This article was originally published in March 2010 and is re-published as one of a series of Business Ethics’ popular posts on leadership issues.
by Kenny Moore
Before I came to work in corporate America, I spent 15 years in a monastic community as a Catholic priest. Actually the work’s proven to be quite similar, only the pay’s now a lot better. With all the recent scandals plaguing the business world, the question of integrity often arises: How can I tell if an executive is trustworthy? What are the signs to look for in promoting leaders in this new era of doubt and suspicion? With over 20 years in the workplace, here’s my litmus test for gauging executive credibility and trust.
1 – How do they treat waiters?
Character is revealed by how we treat those with no power. Watch how executives act around folks who have a vulnerable stature in the community: waiters, secretaries and bathroom attendants. People who are powerless draw out our internal dispositions. No one watches how you treat those on the margins. If what we do when nobody’s watching reveals character, start paying closer attention. Executive assessment has now become as plain as day.
If you can’t join your corporate bosses for lunch, do the second best thing: observe how they act around children. Johnny Carson never liked having kids on The Tonight Show because they stole the limelight and often got more laughs. People who are focused on themselves and require absolute control and personal adoration don’t mix well with children. So at the next company picnic, be vigilant about how your leaders respond to the kids in the crowd. It’s more statistically significant than 360-degree feedback.
2 – Can they pass the “Carl Sandburg test”?
This Chicago poet was the champion of ordinary folks, the common men and women of the workplace. Pay attention to how executives relate to the folks who make up the rank and file of organizations. These are not your high potentials that get chauffeured away for Executive Development. They’re the ones who do the chauffeuring or stay behind and get the work done. Corporate success resides in engaging their passion and commitment. Sam Walton’s spirit must have plummeted when news reached Heaven about rogue Wal-Mart managers locking store doors and forcing their laborers to work unpaid overtime. I wonder if there’s an Enron in the making somewhere in that corporate culture?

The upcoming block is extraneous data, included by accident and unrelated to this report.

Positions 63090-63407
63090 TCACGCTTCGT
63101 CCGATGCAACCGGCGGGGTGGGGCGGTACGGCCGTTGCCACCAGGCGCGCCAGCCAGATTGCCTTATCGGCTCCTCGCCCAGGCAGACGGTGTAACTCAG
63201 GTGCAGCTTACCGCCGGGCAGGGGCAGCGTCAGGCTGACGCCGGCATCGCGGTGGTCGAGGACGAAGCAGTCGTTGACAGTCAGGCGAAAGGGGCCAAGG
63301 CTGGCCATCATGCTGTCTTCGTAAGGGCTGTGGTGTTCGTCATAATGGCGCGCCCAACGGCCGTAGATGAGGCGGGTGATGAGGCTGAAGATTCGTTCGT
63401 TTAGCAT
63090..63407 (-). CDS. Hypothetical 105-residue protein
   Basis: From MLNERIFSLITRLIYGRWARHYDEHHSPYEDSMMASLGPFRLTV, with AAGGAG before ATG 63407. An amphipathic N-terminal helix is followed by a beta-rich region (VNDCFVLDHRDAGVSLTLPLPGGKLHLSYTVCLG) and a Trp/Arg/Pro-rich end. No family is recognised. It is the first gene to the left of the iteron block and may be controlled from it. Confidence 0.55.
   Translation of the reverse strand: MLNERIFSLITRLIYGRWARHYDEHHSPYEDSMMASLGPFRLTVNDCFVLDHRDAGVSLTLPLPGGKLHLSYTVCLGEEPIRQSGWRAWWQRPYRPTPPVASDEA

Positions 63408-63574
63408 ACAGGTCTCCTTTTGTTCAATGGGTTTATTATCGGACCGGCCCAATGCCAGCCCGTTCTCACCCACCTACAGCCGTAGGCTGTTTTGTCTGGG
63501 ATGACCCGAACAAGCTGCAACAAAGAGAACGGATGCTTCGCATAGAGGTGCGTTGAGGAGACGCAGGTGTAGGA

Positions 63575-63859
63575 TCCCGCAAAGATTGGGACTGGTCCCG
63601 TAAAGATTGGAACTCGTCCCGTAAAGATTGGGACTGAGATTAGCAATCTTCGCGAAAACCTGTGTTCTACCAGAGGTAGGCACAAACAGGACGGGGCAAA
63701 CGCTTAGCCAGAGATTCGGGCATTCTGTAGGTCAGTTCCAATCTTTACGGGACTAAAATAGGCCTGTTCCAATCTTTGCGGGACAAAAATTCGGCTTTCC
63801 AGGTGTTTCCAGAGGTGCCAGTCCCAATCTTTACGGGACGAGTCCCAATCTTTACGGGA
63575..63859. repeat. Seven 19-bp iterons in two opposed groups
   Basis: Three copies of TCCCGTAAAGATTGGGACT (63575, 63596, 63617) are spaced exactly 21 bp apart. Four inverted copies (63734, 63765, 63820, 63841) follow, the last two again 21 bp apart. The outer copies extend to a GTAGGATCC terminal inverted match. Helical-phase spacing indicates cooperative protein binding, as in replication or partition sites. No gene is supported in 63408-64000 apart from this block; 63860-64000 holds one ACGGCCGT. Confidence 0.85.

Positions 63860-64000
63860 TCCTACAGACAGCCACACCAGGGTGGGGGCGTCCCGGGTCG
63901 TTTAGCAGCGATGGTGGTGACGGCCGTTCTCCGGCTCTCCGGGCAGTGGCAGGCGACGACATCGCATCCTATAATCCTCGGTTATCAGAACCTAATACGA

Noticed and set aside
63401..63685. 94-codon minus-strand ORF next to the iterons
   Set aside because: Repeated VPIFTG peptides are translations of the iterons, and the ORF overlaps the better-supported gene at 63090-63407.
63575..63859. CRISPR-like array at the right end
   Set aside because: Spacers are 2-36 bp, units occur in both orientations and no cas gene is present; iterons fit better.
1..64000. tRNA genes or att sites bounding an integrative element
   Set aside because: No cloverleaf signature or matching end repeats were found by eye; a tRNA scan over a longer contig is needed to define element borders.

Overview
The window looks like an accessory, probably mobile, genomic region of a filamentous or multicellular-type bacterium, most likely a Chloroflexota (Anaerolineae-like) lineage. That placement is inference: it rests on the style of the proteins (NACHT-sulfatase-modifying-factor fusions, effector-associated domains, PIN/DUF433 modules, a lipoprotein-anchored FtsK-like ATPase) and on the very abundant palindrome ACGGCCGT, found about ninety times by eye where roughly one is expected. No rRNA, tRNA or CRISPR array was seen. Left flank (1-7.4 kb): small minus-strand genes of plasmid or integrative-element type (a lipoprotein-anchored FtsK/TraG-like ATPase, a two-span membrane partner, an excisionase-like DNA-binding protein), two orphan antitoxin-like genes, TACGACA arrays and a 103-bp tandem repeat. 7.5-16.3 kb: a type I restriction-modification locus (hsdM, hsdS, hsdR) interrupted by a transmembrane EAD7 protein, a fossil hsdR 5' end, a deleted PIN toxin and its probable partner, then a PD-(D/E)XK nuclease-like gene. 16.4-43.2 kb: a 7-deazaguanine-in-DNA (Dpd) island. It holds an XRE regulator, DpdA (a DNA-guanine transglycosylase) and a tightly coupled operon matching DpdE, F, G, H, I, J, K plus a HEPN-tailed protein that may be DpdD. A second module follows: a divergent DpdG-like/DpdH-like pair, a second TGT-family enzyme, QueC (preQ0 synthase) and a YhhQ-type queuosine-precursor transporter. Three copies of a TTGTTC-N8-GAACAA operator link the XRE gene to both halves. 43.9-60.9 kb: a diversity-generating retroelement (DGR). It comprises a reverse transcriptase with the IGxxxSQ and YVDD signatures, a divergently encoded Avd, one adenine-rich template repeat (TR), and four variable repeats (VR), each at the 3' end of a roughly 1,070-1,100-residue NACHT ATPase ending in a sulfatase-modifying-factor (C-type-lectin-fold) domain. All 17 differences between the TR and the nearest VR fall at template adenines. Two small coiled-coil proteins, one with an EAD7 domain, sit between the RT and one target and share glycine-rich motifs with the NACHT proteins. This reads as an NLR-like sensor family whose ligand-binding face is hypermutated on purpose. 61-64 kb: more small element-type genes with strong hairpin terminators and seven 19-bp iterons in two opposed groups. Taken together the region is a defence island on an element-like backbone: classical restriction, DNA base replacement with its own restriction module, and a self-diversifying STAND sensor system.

Look closely at how executives treat their daily laborers. Do they talk with them and invite them to any of their employee meetings? Do they have a personal relationship with a few and know something about their families? It gives me hope when I see my leaders authentically relate to our entry-level workers. If it were up to me, Sandburg’s “The People, Yes” would be required reading for climbing the corporate ladder. I believe most of the world would respond favorably to a C.E.O. who could quote poetry.
3 – What’s their “interior” business conversation?
Part and parcel of business life is making decisions. Whenever I can, I listen for the hidden dialogue that’s used in pondering and resolving ethical business issues. What goes into the executive’s moral judgement-call? Is it only about profit, sales and career advancement? Is there any semblance of an “interior life” that exists within this business leader? Some consideration of purpose, meaning or legacy? Are there other facets being viewed: impact on the customer, the environment and the local community? Was some thought given to corporate values, ethical principles or (God forbid!) employees’ feelings?
I still remember the day when I was hosting an executive meeting and we were informed that one of our managers had just died of cancer. As the President shared the news with the group, he then asked for a minute of silence for him and his family. Moments later, we composed ourselves and continued the meeting. This small gesture said volumes about how the executive viewed his workers and their contributions. I think that was the juncture where I fell in love with my company. Something inside me realized that corporations are truly human systems – they live, breathe and grow. And I decided that they’re worthy of my affection. It’s sort of like being with family. Not that I always like what they do, but I work at loving them just the same.